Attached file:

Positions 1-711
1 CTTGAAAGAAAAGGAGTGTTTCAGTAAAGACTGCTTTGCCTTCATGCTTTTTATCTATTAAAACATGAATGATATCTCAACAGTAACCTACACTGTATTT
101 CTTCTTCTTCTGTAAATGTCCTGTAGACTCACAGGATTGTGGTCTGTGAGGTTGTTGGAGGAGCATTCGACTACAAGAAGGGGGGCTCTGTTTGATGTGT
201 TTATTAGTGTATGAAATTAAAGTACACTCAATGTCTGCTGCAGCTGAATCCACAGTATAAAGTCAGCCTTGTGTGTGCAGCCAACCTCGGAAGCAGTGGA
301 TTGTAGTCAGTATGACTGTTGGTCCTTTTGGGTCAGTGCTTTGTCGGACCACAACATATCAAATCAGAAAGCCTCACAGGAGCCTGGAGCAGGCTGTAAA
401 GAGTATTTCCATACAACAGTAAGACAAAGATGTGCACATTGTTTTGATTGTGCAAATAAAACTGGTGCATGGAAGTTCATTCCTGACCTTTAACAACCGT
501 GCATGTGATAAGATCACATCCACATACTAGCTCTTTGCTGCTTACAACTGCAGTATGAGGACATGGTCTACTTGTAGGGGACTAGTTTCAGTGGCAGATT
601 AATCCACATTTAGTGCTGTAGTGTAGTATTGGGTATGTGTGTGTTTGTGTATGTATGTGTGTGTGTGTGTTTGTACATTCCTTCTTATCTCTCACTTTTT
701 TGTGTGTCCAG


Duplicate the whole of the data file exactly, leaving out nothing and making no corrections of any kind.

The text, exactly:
Positions 1-711
1 CTTGAAAGAAAAGGAGTGTTTCAGTAAAGACTGCTTTGCCTTCATGCTTTTTATCTATTAAAACATGAATGATATCTCAACAGTAACCTACACTGTATTT
101 CTTCTTCTTCTGTAAATGTCCTGTAGACTCACAGGATTGTGGTCTGTGAGGTTGTTGGAGGAGCATTCGACTACAAGAAGGGGGGCTCTGTTTGATGTGT
201 TTATTAGTGTATGAAATTAAAGTACACTCAATGTCTGCTGCAGCTGAATCCACAGTATAAAGTCAGCCTTGTGTGTGCAGCCAACCTCGGAAGCAGTGGA
301 TTGTAGTCAGTATGACTGTTGGTCCTTTTGGGTCAGTGCTTTGTCGGACCACAACATATCAAATCAGAAAGCCTCACAGGAGCCTGGAGCAGGCTGTAAA
401 GAGTATTTCCATACAACAGTAAGACAAAGATGTGCACATTGTTTTGATTGTGCAAATAAAACTGGTGCATGGAAGTTCATTCCTGACCTTTAACAACCGT
501 GCATGTGATAAGATCACATCCACATACTAGCTCTTTGCTGCTTACAACTGCAGTATGAGGACATGGTCTACTTGTAGGGGACTAGTTTCAGTGGCAGATT
601 AATCCACATTTAGTGCTGTAGTGTAGTATTGGGTATGTGTGTGTTTGTGTATGTATGTGTGTGTGTGTGTTTGTACATTCCTTCTTATCTCTCACTTTTT
701 TGTGTGTCCAG